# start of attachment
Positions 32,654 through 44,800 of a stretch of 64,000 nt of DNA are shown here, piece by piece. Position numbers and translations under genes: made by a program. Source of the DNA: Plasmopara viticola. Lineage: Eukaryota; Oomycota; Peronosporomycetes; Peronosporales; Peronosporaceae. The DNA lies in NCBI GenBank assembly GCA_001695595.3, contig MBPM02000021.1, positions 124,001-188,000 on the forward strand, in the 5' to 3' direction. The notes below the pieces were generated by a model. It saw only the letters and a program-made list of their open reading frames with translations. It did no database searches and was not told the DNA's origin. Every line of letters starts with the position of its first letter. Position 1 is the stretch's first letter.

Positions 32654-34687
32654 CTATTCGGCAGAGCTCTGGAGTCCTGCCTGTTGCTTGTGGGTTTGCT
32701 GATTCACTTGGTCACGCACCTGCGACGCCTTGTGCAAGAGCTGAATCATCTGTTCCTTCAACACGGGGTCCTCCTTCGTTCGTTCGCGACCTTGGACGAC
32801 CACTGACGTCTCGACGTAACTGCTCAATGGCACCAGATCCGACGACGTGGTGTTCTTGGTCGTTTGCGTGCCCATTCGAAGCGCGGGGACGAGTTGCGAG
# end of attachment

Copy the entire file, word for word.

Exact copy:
Positions 32,654 through 44,800 of a stretch of 64,000 nt of DNA are shown here, piece by piece. Position numbers and translations under genes: made by a program. Source of the DNA: Plasmopara viticola. Lineage: Eukaryota; Oomycota; Peronosporomycetes; Peronosporales; Peronosporaceae. The DNA lies in NCBI GenBank assembly GCA_001695595.3, contig MBPM02000021.1, positions 124,001-188,000 on the forward strand, in the 5' to 3' direction. The notes below the pieces were generated by a model. It saw only the letters and a program-made list of their open reading frames with translations. It did no database searches and was not told the DNA's origin. Every line of letters starts with the position of its first letter. Position 1 is the stretch's first letter.

Positions 32654-34687
32654 CTATTCGGCAGAGCTCTGGAGTCCTGCCTGTTGCTTGTGGGTTTGCT
32701 GATTCACTTGGTCACGCACCTGCGACGCCTTGTGCAAGAGCTGAATCATCTGTTCCTTCAACACGGGGTCCTCCTTCGTTCGTTCGCGACCTTGGACGAC
32801 CACTGACGTCTCGACGTAACTGCTCAATGGCACCAGATCCGACGACGTGGTGTTCTTGGTCGTTTGCGTGCCCATTCGAAGCGCGGGGACGAGTTGCGAG